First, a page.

Viewpoint

Help with our No. 1 job

September 5, 2013 

Julian Crocker, San Luis Obispo County's superintendent of schools, in 2007.

JAYSON MELLOM — The Tribune

The most important thing to ensure the success of every student in our county is to have the best teacher possible with every student every minute they are in school. This should be the No. 1 job for everyone who works in schools.

Having said this, there are two opportunities this year that give an unusual boost to help us do our No. 1 job. The nationwide implementation of world-class standards for all students and a significantly improved state funding method make this a school year of great possibilities.

World-class standards for the future

Our schools have a clear obligation to prepare all students with the skills and knowledge to enable them to be successful in the future. And as Yogi Berra said: “The future ain’t what it used to be.”

Our students will need to know and be able to demonstrate higher-order thinking skills, a clarity of thinking and purpose that strong literacy and writing can provide, a deep understanding of how math and science work and can be applied to problems, how to collaborate and work with others, and an expanded global awareness, just for starters.

A first step in preparing our students is to have high academic standards that are relevant and reflect what is needed for success in college and careers. These standards give our teachers and students clear targets to aim for, and the measurements needed to know how we are doing.

California took a big first step on this path in 1997 with the statewide adoption of academic standards in English-language arts and math. Standards for other subjects have followed.

Now, our state has joined 44 other states in voluntarily adopting revised and more relevant standards on a national basis. This means that virtually all of our nation’s students now have the same academic targets recognizing that high-quality education is a national interest. This adoption is another step in preparing all students, no matter where they live, to be competitive locally and internationally. Our local districts are in the process of implementing these standards in all grades, with full implementation and student assessments scheduled for 2014-15.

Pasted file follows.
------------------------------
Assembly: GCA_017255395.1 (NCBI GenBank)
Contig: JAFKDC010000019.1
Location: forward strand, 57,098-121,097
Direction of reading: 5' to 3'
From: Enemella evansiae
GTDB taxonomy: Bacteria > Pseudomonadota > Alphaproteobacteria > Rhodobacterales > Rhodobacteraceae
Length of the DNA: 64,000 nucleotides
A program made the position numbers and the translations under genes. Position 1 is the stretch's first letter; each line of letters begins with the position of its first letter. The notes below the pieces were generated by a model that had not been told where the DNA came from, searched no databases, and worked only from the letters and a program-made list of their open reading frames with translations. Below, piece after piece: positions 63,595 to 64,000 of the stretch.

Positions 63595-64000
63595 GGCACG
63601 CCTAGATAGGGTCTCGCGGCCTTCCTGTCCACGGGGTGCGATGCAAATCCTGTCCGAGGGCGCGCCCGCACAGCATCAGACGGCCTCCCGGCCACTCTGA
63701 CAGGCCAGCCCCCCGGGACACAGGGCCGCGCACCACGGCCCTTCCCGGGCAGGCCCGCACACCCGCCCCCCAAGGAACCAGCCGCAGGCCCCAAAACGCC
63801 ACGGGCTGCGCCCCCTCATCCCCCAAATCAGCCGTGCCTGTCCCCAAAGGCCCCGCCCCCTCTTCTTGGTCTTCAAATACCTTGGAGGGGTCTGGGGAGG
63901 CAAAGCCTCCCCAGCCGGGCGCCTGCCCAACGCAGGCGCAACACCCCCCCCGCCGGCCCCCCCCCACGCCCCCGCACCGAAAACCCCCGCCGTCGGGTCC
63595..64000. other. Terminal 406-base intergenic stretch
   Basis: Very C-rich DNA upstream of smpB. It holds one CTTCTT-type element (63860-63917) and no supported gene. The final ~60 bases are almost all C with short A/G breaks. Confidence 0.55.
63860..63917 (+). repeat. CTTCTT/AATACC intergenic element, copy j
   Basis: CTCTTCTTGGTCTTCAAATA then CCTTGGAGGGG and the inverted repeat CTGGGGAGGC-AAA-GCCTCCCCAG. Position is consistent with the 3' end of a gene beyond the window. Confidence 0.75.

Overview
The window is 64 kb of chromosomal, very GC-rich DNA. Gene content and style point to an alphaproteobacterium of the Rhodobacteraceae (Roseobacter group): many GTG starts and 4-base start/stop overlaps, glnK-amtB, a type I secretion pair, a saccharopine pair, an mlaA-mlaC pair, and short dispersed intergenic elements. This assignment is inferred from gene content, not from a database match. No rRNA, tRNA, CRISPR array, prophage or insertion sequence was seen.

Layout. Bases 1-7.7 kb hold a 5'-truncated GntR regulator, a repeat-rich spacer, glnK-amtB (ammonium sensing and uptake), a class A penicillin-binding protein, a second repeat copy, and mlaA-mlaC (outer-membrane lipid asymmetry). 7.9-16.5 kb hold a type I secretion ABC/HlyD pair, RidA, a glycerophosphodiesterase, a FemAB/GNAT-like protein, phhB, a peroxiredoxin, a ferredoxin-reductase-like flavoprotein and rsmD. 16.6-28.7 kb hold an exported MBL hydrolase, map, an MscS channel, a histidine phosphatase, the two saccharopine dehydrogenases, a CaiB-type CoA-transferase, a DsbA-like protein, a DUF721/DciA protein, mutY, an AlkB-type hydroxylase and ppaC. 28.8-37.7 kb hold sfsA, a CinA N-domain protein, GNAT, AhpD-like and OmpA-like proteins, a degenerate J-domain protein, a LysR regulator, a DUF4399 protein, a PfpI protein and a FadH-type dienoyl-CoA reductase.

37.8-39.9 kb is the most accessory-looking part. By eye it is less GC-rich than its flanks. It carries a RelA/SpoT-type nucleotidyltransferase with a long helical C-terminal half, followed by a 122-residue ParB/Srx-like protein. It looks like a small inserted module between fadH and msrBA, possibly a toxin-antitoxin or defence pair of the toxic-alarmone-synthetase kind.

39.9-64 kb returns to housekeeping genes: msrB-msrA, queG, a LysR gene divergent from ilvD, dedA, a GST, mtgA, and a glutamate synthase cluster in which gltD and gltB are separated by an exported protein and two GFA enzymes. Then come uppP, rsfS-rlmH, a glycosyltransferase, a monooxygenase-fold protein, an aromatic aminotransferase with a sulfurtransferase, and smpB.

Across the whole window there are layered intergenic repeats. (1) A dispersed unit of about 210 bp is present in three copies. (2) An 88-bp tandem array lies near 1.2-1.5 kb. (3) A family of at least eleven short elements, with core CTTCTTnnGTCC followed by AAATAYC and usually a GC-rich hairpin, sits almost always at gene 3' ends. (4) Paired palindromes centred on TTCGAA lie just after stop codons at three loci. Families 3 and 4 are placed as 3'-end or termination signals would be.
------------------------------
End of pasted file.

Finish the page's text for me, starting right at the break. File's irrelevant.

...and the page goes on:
An Aug. 21 Tribune report outlines the work we have in front of us to prepare students for college and the workplace. I believe our state’s participation in this national effort is a good start. We know that the skills and knowledge that will be required by our students to be successful in the global society of the future cannot be left to chance, but must be intentionally designed and taught.

Improved funding for schools

Under Gov. Jerry Brown’s leadership, California has significantly improved how we fund our schools this year. This change will also help us in our No. 1 job because it gives local school districts more money and more flexibility in how to spend it.

We know that providing quality professional development for teachers, intervention with struggling students and supportive learning environments contribute to effective teaching. Now, our local governing boards can begin to allocate money to these areas that have been neglected.

The new funding correctly recognizes that certain groups of students require more resources to close the achievement gap that exists between them and their peers. There is additional money for students living in poverty, students who are English learners and students who are in foster care. The relaxed restrictions on this funding will now allow local decisions to be made for how to use this money. This is a good thing.

As another school year begins, we have some exciting opportunities to do our job of providing quality teachers for all students. We have improved academic standards that teachers know will be needed for the future success of students and a brighter financial future to deliver on these standards.

Julian Crocker is San Luis Obispo County's superintendent of schools.

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